Winners & Losers: Netflix rakes in the noms, Brazil loses its swagger

Traditional giants put to the sword on and off the pitch

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Netflix

Awards for everyone

An Emmy award with the cast of Orange is the New Black

We realize that big televised awards shows are supposed to be devoted to beautiful people winning shiny objects, but more and more the web geeks are muscling in on the red carpet. Netflix has made a multimillion dollar bet on original content to lure more subscribers, and Thursday’s announcement that it earned 31 nominations for the 2014 Primetime Emmy Awards is a sign that the strategy is paying off. That’s more than double what it scored last year. Political thriller House of Cards racked up 13 noms, while prison comedy/drama Orange is the New Black got 12. While traditional television networks are worried about people cancelling their subscriptions, the online streaming service announced plans earlier this year to raise US$400 million, some of which will be used to fund even more original programming. Not every Netflix series has been a hit, though, with critics panning the supernatural series Hemlock Grove. But to be fair, the werewolf genre reached its apex in 1987 with Teen Wolf Too.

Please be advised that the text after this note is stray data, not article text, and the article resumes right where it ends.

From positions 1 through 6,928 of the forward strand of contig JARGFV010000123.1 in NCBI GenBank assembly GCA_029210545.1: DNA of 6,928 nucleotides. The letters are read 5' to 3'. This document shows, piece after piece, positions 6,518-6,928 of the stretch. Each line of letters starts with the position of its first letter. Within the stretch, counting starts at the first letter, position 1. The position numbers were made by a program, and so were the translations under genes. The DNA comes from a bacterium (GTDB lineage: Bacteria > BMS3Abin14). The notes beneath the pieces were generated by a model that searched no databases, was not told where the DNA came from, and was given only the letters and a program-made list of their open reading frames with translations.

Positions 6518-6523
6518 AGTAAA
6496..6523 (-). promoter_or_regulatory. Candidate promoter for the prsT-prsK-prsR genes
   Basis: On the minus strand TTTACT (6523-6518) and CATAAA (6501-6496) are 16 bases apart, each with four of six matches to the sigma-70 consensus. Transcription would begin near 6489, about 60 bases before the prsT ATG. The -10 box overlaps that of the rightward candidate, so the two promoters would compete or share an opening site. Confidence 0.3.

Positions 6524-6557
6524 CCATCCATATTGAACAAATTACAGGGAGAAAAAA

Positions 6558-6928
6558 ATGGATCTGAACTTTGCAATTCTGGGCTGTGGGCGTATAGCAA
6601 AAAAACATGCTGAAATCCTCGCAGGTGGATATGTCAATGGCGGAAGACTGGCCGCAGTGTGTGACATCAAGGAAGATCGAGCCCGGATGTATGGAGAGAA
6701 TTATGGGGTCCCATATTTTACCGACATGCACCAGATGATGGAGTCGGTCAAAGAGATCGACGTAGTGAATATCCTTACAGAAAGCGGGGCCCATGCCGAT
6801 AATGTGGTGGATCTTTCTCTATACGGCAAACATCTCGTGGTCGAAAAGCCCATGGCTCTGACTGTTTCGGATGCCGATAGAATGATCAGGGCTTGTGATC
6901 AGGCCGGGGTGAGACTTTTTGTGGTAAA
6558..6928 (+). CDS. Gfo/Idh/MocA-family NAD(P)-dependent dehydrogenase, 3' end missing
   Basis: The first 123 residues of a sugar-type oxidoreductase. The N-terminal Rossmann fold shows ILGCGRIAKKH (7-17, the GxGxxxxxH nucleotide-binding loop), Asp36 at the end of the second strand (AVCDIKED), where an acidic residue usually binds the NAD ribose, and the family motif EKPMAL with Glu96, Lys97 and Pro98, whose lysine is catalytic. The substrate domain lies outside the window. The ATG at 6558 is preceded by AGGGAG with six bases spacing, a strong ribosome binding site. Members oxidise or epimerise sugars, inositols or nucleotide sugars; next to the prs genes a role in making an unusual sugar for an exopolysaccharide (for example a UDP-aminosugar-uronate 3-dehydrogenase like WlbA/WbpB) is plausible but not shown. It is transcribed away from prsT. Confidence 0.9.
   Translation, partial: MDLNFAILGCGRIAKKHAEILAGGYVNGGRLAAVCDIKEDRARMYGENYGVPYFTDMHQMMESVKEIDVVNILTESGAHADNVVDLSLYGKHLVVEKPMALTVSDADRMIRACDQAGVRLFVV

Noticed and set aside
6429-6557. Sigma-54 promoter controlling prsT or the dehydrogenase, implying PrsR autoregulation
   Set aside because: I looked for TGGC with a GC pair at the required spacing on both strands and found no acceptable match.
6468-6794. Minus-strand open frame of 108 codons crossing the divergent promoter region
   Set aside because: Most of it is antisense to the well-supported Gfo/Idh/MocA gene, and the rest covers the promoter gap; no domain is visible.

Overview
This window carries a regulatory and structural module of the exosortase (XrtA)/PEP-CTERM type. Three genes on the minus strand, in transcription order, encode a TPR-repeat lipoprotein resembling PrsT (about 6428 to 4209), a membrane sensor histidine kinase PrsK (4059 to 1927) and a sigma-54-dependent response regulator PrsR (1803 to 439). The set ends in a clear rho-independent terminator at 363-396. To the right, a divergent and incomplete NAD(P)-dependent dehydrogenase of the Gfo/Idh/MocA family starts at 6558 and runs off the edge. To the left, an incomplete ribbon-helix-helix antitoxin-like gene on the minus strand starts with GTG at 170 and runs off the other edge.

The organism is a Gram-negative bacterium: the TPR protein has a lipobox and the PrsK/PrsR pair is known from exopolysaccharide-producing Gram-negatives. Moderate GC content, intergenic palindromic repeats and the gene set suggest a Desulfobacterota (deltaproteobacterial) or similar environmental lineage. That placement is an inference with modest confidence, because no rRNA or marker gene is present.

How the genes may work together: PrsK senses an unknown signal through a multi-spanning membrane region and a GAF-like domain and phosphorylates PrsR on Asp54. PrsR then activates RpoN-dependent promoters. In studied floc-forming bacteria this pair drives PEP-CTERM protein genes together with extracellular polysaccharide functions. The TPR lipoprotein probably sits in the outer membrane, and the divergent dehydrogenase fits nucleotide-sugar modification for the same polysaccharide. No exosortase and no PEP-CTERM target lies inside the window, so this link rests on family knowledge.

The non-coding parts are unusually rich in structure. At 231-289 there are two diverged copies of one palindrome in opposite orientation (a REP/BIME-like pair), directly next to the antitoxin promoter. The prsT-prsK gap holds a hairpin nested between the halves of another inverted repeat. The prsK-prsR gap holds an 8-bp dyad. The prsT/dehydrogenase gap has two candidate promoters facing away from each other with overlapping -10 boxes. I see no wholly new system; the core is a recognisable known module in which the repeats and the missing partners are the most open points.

Brazil

Field(s) of broken dreams

A crying Brazilian soccer player

Brazilians—at least those who have stopped crying—might be asking themselves one question: Was it worth it? The country spent more than $11 billion to host this year’s World Cup, only to be trounced by Germany in the semi-finals with a humiliating 7-1 loss. Brazil’s massive investment to prepare for the event drew criticism from some—even legendary homegrown soccer star Pele—who argued that spending money on stadium construction just wasn’t as important as, say, investing health care, education and infrastructure. A better showing at the World Cup would have (temporarily) drowned out these naysayers, but now the bill has come due and the country still has to deal with sluggish economic growth and high inflation. Offering some words of comfort, the Brazilian president said the ability to overcome defeat is the “hallmark” of a “great nation.” Brazil had better recover quickly: It’s also hosting the 2016 Olympics.​

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